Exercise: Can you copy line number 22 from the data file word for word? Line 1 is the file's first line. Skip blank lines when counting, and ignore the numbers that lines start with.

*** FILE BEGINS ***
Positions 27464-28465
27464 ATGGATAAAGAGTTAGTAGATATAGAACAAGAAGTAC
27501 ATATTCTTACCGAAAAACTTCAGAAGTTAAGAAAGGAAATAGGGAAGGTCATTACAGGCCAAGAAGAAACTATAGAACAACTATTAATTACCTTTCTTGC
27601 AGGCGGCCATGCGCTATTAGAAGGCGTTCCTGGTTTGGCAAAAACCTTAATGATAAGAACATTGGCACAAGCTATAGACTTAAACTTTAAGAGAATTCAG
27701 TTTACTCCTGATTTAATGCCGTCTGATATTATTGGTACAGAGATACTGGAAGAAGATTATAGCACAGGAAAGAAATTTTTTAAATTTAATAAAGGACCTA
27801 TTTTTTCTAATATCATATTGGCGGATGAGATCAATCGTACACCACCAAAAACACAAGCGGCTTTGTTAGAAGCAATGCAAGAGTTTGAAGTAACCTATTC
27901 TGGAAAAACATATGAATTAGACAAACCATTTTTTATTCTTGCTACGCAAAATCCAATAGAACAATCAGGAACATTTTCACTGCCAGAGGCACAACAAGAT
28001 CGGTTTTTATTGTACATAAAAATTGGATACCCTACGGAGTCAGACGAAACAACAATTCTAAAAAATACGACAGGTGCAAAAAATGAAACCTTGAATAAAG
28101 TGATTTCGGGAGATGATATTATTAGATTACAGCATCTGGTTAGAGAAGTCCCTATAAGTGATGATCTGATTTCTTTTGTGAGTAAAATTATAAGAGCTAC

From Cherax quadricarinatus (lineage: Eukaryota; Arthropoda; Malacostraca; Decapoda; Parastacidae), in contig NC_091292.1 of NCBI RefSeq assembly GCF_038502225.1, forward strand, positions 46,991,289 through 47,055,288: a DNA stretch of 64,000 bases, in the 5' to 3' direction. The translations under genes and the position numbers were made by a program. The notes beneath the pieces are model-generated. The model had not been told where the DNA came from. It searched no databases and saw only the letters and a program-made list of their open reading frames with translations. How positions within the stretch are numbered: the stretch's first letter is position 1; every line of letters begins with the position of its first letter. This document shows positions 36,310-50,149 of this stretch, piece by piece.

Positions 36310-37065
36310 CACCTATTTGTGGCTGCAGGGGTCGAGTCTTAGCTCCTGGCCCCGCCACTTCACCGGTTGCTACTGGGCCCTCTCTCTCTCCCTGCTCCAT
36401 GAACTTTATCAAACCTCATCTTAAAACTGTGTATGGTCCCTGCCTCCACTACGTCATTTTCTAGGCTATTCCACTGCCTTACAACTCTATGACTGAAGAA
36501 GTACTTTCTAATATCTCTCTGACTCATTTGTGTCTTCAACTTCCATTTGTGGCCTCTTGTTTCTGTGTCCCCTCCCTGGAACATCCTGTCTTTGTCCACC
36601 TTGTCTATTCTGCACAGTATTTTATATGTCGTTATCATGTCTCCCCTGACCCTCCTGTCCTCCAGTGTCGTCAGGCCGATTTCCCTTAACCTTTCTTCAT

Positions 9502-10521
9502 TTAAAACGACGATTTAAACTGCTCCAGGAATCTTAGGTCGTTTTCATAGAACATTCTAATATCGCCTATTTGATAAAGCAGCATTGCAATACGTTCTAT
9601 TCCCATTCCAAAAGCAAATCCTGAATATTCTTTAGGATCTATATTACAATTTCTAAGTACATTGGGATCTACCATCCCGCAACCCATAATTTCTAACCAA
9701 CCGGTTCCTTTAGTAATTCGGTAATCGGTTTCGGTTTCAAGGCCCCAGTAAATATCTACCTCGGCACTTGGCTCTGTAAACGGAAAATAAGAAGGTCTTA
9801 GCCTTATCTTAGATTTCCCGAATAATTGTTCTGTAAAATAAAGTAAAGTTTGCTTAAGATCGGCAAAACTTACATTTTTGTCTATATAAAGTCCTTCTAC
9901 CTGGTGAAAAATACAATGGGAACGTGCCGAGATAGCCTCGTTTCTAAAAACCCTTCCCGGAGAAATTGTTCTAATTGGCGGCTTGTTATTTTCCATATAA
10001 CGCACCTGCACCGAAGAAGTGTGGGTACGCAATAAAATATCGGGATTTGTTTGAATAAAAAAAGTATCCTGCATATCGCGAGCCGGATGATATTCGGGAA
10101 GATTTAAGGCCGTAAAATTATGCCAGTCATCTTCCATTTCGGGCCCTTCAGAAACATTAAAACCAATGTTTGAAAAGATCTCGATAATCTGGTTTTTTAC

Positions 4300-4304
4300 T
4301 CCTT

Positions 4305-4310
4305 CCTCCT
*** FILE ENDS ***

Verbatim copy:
10001 CGCACCTGCACCGAAGAAGTGTGGGTACGCAATAAAATATCGGGATTTGTTTGAATAAAAAAAGTATCCTGCATATCGCGAGCCGGATGATATTCGGGAA